Helping fish right
Published by the Visayan Daily Star
Editor-in-Chief & President
Bureau Chief, Dumaguete
MAJA P. DELY
|CARLOS ANTONIO L. LEONARDIA
The US Agency for International Development (USAID) Fish Right Program got a boost in Negros Oriental with cooperatives throwing in their support.
The Dumaguete City Credit Cooperative (DCCCO), the Negros Oriental Electric Cooperative 2 and The Consumer Advocates Inc. (CAI) are supporting more than 500 marginal fishery industry workers and their families to be enrolled as members and have joined the Fish Right campaign through a memorandum of agreement recently signed at the Provincial Agriculture Office in Dumaguete City.
Fish Right is a partnership between the Government of the Philippines and the USAID to improve marine diversity and the fisheries sector in three key ecological areas. The program aims to foster substantial change in fisheries management and climate resilience to achieve a ten percent increase in fish biomass in Calamianes, Southern Negros, and Visayan Seas.
Through improved management of fisheries, mangroves, and other coastal resources, the program will increase resilience and improve livelihoods among households engaged in fisheries within the 39 municipalities of these marine key biodiversity areas.
Ben Malayang, principal investigator of the program for Southern Negros, said the partnership of the cooperatives with the program may improve income and expand the livelihood opportunities among fisher folk.
The CAI will help fishers determine what to catch rather than trawling whatever they can get that may be of low quality and value. The DCCCO will conduct financial literacy programs for fisher folk and develop micro to small livelihood programs that may be suggested to fishers as an alternative source of income. Noreco 2 will shoulder the initial deposit of P700 per member required by DCCCO from the 500 target fisher beneficiaries in the coastal areas of Southern Negros.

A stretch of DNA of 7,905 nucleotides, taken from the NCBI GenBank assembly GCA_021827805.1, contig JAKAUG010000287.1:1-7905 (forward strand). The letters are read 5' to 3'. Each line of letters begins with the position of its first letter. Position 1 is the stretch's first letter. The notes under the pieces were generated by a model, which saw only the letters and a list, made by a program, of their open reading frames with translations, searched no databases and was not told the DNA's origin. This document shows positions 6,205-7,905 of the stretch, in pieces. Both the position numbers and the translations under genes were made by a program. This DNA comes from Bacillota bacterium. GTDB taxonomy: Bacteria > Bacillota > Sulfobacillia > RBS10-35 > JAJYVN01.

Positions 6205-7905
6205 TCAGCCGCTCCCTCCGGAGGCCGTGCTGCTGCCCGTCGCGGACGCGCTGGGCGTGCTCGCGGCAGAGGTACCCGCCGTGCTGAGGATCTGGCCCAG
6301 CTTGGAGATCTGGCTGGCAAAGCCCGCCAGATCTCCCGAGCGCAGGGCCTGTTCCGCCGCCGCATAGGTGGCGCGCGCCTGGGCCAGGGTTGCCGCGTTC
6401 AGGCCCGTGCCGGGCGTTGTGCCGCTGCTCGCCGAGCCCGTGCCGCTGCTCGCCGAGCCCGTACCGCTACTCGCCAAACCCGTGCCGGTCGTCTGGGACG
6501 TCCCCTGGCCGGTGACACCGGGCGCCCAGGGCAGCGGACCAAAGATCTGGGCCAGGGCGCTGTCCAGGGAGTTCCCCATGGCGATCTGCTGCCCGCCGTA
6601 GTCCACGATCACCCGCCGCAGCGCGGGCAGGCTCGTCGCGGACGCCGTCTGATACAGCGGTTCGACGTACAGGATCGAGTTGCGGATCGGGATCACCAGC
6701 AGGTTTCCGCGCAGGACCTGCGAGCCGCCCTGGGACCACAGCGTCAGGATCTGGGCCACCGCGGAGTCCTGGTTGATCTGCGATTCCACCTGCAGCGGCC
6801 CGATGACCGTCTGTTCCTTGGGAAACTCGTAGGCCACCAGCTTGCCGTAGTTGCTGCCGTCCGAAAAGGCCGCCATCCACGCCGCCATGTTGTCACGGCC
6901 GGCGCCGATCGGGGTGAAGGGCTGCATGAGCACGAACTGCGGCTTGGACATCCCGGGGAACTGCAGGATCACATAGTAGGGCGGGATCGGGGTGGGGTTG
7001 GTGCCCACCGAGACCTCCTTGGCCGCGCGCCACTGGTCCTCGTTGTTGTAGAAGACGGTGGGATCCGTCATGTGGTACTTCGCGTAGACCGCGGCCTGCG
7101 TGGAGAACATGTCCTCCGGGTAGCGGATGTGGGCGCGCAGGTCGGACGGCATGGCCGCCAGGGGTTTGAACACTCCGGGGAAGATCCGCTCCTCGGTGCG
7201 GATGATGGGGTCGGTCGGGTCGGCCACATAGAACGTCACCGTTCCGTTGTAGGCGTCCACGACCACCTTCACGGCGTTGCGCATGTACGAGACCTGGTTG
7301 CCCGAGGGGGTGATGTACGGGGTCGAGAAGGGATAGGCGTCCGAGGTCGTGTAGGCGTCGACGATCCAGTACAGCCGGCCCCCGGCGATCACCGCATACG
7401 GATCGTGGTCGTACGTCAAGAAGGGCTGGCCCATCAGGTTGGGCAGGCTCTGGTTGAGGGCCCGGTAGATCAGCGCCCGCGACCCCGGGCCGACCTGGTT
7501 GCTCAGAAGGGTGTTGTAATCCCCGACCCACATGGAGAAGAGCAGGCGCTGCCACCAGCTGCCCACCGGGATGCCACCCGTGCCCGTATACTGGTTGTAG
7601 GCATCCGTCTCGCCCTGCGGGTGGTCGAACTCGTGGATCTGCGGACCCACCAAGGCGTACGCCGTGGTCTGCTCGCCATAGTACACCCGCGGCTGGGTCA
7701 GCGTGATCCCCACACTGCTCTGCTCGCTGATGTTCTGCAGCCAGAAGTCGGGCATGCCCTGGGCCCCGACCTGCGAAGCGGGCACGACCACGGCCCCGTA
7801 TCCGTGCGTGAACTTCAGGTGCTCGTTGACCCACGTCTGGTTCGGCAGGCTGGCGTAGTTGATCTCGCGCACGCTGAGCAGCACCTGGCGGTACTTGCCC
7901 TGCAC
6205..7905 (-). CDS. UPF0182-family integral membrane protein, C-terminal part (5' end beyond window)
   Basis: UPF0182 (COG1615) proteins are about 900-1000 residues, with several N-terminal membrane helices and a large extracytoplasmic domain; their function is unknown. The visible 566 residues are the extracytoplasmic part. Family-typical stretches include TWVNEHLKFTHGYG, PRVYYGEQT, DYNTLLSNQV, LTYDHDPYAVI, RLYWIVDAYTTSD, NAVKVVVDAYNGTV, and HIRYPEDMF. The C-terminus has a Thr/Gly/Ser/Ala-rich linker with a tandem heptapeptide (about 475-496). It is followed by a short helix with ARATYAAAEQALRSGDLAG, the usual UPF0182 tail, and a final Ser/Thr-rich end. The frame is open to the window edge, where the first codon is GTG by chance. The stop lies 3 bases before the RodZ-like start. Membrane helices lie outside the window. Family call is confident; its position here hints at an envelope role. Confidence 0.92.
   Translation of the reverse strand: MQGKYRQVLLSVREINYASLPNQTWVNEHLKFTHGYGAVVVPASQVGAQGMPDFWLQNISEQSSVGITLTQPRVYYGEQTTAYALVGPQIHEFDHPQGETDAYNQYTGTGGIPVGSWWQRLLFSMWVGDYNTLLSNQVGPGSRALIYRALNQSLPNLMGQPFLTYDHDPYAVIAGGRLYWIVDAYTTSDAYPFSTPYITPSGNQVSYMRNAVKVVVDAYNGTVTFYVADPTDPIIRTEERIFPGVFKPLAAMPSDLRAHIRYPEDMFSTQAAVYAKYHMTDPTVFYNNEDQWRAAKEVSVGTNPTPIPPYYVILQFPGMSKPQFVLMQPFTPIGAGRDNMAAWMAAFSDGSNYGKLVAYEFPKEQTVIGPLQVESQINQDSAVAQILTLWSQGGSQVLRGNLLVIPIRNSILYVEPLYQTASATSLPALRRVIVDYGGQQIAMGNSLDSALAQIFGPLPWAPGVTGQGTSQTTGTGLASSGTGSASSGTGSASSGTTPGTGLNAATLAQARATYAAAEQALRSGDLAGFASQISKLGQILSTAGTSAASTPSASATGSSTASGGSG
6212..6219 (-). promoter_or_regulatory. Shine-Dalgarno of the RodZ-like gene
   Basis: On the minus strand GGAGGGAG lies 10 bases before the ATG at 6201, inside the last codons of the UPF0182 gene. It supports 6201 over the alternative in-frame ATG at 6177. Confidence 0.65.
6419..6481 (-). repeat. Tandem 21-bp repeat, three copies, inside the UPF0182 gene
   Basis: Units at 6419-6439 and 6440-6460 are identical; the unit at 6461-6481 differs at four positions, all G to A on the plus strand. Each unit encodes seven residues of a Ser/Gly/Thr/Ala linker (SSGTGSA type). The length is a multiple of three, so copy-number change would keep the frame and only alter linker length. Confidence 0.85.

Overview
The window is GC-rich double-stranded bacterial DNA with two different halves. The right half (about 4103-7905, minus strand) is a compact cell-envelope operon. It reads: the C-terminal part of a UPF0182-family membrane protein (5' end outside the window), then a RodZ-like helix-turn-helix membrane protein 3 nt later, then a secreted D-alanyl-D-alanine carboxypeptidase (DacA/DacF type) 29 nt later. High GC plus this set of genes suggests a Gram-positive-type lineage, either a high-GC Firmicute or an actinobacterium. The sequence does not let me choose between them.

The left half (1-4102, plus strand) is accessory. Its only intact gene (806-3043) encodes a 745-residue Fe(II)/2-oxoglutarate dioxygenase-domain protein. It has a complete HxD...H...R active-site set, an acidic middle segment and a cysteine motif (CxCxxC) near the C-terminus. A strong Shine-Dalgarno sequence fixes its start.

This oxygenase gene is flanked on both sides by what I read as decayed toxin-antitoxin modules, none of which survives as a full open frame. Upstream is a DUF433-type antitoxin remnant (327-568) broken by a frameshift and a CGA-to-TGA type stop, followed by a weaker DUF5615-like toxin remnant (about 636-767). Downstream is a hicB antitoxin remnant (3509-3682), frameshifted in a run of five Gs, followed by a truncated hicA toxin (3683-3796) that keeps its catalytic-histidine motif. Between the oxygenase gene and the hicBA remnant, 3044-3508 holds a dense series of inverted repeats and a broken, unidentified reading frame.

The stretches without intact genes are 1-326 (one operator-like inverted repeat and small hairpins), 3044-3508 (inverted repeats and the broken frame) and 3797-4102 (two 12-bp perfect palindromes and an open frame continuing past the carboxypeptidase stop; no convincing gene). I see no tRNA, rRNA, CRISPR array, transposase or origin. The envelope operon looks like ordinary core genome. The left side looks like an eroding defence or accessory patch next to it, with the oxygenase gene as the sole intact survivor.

The success of Fish Right which can benefit the marginalized fishers and their communities the most, relies on a sense of ownership within, and full participation by the marine key biodiversity area’s coastal communities. The involvement and support of cooperatives increases the chances of success.
Despite the bounty of our seas, most marginalized Filipino fishers still struggle in poverty. Doing things the way we have always done it is no longer enough, and programs like Fish Right provide the opportunity not only to do better this time around, but can also upgrade our climate resilience during a time when climate change threatens the future of vulnerable livelihoods and communities that depend on those economic activities.*